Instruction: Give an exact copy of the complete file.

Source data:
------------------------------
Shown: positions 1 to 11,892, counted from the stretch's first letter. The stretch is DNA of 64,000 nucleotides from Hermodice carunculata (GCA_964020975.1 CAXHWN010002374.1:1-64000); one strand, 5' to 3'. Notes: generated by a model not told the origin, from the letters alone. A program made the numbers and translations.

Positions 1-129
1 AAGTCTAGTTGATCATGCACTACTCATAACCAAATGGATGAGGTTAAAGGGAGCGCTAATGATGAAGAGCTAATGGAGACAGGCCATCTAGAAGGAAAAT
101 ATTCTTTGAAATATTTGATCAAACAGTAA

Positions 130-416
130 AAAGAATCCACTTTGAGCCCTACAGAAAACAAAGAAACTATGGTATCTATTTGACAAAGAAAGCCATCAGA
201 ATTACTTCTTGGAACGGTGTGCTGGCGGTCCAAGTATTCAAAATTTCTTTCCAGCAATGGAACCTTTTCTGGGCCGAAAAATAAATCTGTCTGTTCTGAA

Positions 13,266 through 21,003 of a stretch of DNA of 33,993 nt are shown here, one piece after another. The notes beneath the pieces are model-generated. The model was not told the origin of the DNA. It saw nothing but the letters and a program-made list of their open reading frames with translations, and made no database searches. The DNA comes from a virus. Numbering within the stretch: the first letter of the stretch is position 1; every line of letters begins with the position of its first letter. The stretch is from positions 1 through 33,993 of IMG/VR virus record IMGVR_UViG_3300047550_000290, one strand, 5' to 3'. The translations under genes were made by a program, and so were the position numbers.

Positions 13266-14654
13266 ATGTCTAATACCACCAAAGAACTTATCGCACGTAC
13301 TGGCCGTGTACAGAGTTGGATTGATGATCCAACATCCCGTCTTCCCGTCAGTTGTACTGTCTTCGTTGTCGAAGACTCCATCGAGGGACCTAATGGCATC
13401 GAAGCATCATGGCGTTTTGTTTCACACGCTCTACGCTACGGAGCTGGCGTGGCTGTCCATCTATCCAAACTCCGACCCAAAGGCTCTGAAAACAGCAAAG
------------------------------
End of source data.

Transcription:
Shown: positions 1 to 11,892, counted from the stretch's first letter. The stretch is DNA of 64,000 nucleotides from Hermodice carunculata (GCA_964020975.1 CAXHWN010002374.1:1-64000); one strand, 5' to 3'. Notes: generated by a model not told the origin, from the letters alone. A program made the numbers and translations.

Positions 1-129
1 AAGTCTAGTTGATCATGCACTACTCATAACCAAATGGATGAGGTTAAAGGGAGCGCTAATGATGAAGAGCTAATGGAGACAGGCCATCTAGAAGGAAAAT
101 ATTCTTTGAAATATTTGATCAAACAGTAA

Positions 130-416
130 AAAGAATCCACTTTGAGCCCTACAGAAAACAAAGAAACTATGGTATCTATTTGACAAAGAAAGCCATCAGA
201 ATTACTTCTTGGAACGGTGTGCTGGCGGTCCAAGTATTCAAAATTTCTTTCCAGCAATGGAACCTTTTCTGGGCCGAAAAATAAATCTGTCTGTTCTGAA

Positions 13,266 through 21,003 of a stretch of DNA of 33,993 nt are shown here, one piece after another. The notes beneath the pieces are model-generated. The model was not told the origin of the DNA. It saw nothing but the letters and a program-made list of their open reading frames with translations, and made no database searches. The DNA comes from a virus. Numbering within the stretch: the first letter of the stretch is position 1; every line of letters begins with the position of its first letter. The stretch is from positions 1 through 33,993 of IMG/VR virus record IMGVR_UViG_3300047550_000290, one strand, 5' to 3'. The translations under genes were made by a program, and so were the position numbers.

Positions 13266-14654
13266 ATGTCTAATACCACCAAAGAACTTATCGCACGTAC
13301 TGGCCGTGTACAGAGTTGGATTGATGATCCAACATCCCGTCTTCCCGTCAGTTGTACTGTCTTCGTTGTCGAAGACTCCATCGAGGGACCTAATGGCATC
13401 GAAGCATCATGGCGTTTTGTTTCACACGCTCTACGCTACGGAGCTGGCGTGGCTGTCCATCTATCCAAACTCCGACCCAAAGGCTCTGAAAACAGCAAAG